Field of Science

Plants deep in thought?

Well, something is deep. Heidi Marshall finds

it absolutely fascinating that scientists are finally starting to consider plant sentience a serious possibility. The idea of plant communication is not entirely new, and has been an integral part of some spiritual practices. So, if plants are capable of communicating with each other, and understanding whether those around them are family or not, can they also feel pain? And if they can feel pain, do their relatives hear their screams when they are cooked or eaten? I think the idea of plant sentience may put a whole new perspective on things for some people. It would seem that if plants are capable of the same things as animals (realization and communication), that eating a carrot would be no different than eating a chicken leg, as both come from beings that display awareness. It certainly gives you something to think about.

What a great example of anthropomorphic thinking. This isn’t new; consider the legends surrounding mandrake, whose name is basically a synonym of anthropomorphic, but nothing about plant communication suggests plants have any such higher animal attributes. Plant communication is not equal to plant sentience; organisms can “communicate” without having any awareness in the usual sensory sense of the word because plants don’t have sense organs or a nervous system, so the concept of pain seems misplaced as well. Seriously, do you actually think a head of cabbage screams in pain as you colely slice it into slaw? Sorry but that's just cabbage-headed. Does a plant grow toward the light because it “loves” the feeling? Do roots grow down because they enjoy the tug of gravity? Is the color yellow happy? When you google plant sentience, you will notice one interesting thing. The people discussing this idea are not botanists or horticulturalists.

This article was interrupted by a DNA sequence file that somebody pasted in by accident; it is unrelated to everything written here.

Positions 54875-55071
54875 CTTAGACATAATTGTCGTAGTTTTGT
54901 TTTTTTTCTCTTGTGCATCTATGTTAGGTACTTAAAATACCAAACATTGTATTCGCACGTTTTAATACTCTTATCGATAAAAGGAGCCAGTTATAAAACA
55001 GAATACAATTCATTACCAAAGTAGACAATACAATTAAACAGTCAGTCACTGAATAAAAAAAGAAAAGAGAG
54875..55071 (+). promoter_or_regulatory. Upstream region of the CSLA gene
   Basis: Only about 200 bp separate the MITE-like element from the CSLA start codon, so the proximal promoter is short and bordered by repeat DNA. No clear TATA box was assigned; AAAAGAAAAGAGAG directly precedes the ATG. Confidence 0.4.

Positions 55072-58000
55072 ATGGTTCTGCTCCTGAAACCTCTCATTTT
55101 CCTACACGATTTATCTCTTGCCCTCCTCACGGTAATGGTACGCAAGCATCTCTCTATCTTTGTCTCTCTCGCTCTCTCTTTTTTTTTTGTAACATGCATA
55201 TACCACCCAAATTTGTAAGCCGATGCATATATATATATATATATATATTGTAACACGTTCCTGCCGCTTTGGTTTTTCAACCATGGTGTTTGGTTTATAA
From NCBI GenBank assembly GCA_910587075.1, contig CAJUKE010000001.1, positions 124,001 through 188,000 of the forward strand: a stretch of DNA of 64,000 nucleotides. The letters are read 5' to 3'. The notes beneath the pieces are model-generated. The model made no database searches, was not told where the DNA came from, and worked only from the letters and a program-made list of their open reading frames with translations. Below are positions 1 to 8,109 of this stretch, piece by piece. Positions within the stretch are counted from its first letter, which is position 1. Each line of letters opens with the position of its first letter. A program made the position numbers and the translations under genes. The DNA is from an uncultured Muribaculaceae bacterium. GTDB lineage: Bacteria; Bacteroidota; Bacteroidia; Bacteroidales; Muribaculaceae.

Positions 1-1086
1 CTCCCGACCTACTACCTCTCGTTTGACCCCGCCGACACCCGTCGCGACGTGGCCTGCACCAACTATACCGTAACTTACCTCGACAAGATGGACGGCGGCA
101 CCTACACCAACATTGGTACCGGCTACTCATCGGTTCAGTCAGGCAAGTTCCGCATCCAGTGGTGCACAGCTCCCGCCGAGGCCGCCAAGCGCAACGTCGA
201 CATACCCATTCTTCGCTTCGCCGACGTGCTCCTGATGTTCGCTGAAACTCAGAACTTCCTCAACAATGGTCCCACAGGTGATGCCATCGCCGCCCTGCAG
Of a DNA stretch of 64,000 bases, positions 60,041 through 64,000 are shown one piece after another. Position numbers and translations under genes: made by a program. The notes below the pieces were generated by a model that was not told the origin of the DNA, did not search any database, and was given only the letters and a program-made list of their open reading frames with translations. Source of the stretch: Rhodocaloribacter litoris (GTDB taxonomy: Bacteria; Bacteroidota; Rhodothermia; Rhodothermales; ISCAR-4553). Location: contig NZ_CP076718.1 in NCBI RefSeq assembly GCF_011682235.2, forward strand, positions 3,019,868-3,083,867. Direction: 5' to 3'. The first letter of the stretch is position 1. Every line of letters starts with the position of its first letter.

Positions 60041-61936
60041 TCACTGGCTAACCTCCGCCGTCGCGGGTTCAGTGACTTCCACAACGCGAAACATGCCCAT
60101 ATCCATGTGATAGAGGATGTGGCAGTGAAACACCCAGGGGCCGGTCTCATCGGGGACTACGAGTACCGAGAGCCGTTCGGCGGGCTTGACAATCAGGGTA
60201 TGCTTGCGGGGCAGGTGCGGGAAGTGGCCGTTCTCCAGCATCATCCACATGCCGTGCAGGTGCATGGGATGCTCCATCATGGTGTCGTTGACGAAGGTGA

Part of the problem is the semantic baggage associated with words like “communication”. Plants react to stimuli, and some of those stimuli are molecular plant signals. Dodder is a parasitic vine that “tastes” its hosts and grows such that it can find and put more parasitic taps into better hosts, but it isn’t thinking yummy thoughts (see this link for some images and a similar discussion). Why do reasonably smart people engage in so much new-agey fuzzy thinking? Taking concepts like sentience and expanding it to a concept where it is synonymous with being alive, i.e., capable of reacting to a stimulus, doesn’t help anyone understand anything. If ever there were a group of people with this problem it’s the founders of the Society for Plant Neurobiology, a new discipline with nothing to study but plant signaling, and plant physiologists and cell biologists were already doing that, and many chided their colleagues for using “superficial analogies and questionable extrapolations”. The use of such terms as plant neurobiology must be regarded as an attempt to make more of a phenomenon than it presently deserves, and it doesn’t assist with the public’s understanding of science one tiny wit as Heidi so well demonstrated. The Phactor has spoken at length with my pal Phil O'Dendron, but he hasn't had much to say, and that says a lot.

1 comment:

mr_subjunctive said...

I can't quite figure out why the hell anybody would want this to be true in the first place, frankly, but it's been around since at least Cleve Backster in 1966 (PATSP series on Backster Part 1, Part 2, Part 3, Coda), so 45 years. Woo never actually gets debunked and goes away, does it? It just keeps coming back over, and over, and over. It's depressing.